Newsletter Volume 38, Number 1, 2023

Comments from the Award Winners


On receiving the Best Poster Award

Meiji Pharmaceutical University
Genki Minegishi

 I am very honored to receive the Best Poster Award at the 37th Annual Meeting of the Japanese Pharmacokinetic Society for the presentation entitled “Usefulness of Simultaneous Humanization of PXR and CYP3A for Drug Interaction Analysis in Rats”. I would like to express my sincere gratitude to the judges and all the people involved in the Japanese Society of Pharmacokinetics and Pharmacodynamics.

 Cytochrome P450 3A (CYP3A) is an important drug-metabolizing enzyme that is a substrate for many drugs and is a factor in various drug-drug interactions. We have focused on the interspecies differences in CYP3A between animals and have generated CYP3A humanized rats that lack endogenous Cyp3a and have been transfected with human CYP3A. The humanized rats, in which not only the coding region but also the transcriptional regulatory region has been introduced, show CYP3A tissue expression distribution and induction of expression by inducers similar to that in humans. On the other hand, it was necessary to overcome the species differences in the nuclear receptors involved in CYP3A induction in order to evaluate CYP3A induction more appropriately. In this study, we generated rats in which the nuclear receptor pregnane X receptor (PXR) was humanized in addition to CYP3A (PXR/CYP3A humanized rats), and investigated the response of CYP3A4 to rifampicin, a human PXR-selective ligand, and its usefulness as an in vivo drug-drug interaction We investigated the response of CYP3A4 to rifampicin, a human PXR-selective ligand, and its usefulness as a model for in vivo drug interaction analysis.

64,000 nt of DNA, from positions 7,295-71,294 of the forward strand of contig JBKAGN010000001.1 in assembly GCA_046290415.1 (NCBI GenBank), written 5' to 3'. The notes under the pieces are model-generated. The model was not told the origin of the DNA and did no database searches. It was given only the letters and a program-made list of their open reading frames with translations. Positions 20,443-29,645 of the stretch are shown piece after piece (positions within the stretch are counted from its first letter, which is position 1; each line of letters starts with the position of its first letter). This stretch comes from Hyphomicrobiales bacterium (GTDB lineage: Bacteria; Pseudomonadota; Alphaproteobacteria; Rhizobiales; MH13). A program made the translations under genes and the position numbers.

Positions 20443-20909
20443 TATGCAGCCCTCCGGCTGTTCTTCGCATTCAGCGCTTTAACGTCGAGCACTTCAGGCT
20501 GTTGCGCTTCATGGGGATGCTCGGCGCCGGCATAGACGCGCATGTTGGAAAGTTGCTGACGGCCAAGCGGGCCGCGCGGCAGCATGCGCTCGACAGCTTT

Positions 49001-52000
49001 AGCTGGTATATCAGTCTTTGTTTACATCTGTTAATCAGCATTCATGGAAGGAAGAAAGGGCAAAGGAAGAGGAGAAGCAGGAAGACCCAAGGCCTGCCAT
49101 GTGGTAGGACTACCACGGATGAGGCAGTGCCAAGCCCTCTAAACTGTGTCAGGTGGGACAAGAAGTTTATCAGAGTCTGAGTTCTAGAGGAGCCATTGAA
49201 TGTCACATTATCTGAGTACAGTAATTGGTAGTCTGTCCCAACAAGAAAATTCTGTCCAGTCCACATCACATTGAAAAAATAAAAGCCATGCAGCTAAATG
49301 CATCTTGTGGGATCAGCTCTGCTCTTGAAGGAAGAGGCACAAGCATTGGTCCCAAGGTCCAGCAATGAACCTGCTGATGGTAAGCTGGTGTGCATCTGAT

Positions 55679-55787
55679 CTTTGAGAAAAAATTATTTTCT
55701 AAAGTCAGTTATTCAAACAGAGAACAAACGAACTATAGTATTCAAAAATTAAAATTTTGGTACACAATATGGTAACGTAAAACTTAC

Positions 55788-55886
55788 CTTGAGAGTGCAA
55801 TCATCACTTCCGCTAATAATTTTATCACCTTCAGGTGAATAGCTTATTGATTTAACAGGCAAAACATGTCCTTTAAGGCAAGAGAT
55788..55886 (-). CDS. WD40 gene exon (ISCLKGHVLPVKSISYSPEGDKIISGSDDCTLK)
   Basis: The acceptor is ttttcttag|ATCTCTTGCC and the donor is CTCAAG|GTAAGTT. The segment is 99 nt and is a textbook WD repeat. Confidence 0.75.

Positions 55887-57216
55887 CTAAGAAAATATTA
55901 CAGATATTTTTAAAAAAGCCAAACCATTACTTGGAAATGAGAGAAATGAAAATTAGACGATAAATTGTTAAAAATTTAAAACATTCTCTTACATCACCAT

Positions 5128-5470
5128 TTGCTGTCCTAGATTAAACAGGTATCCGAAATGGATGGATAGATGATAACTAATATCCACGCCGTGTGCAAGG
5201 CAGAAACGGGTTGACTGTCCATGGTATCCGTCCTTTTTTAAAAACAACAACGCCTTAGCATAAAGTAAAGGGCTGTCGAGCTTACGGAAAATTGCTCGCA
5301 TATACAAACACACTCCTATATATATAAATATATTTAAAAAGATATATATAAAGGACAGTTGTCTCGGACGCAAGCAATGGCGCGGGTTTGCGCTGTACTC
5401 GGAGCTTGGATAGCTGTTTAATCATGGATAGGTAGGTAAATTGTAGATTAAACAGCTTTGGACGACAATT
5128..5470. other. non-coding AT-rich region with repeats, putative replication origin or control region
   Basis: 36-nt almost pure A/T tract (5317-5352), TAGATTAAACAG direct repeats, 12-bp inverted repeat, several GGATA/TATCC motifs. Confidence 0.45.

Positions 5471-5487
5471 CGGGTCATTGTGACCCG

We found that CYP3A4 expression and activity in the liver and small intestine of PXR/CYP3A humanized rats increased in a rifampicin dose-dependent manner. Subsequently, in vivo CYP3A4 activity was analyzed by administering a substrate for CYP3A4. In vivo CYP3A4 activity was increased in PXR/CYP3A humanized rats, but not in PXR unchanged rats. Furthermore, in vivo CYP3A4 activity was decreased in PXR/CYP3A humanized rats upon administration of a CYP3A4 inhibitor. These results suggest that PXR/CYP3A humanized rats may be applicable to the prediction of complex drug-drug interactions involving confounding induction and inhibition of CYP3A4 in the clinical setting.

 Finally, we would like to express our deepest gratitude to Dr. Kaoru Kobayashi and Dr. Yasuhiro Kazuki of Tottori University for their guidance in conducting this study, and to all the students and collaborators for their cooperation in this research.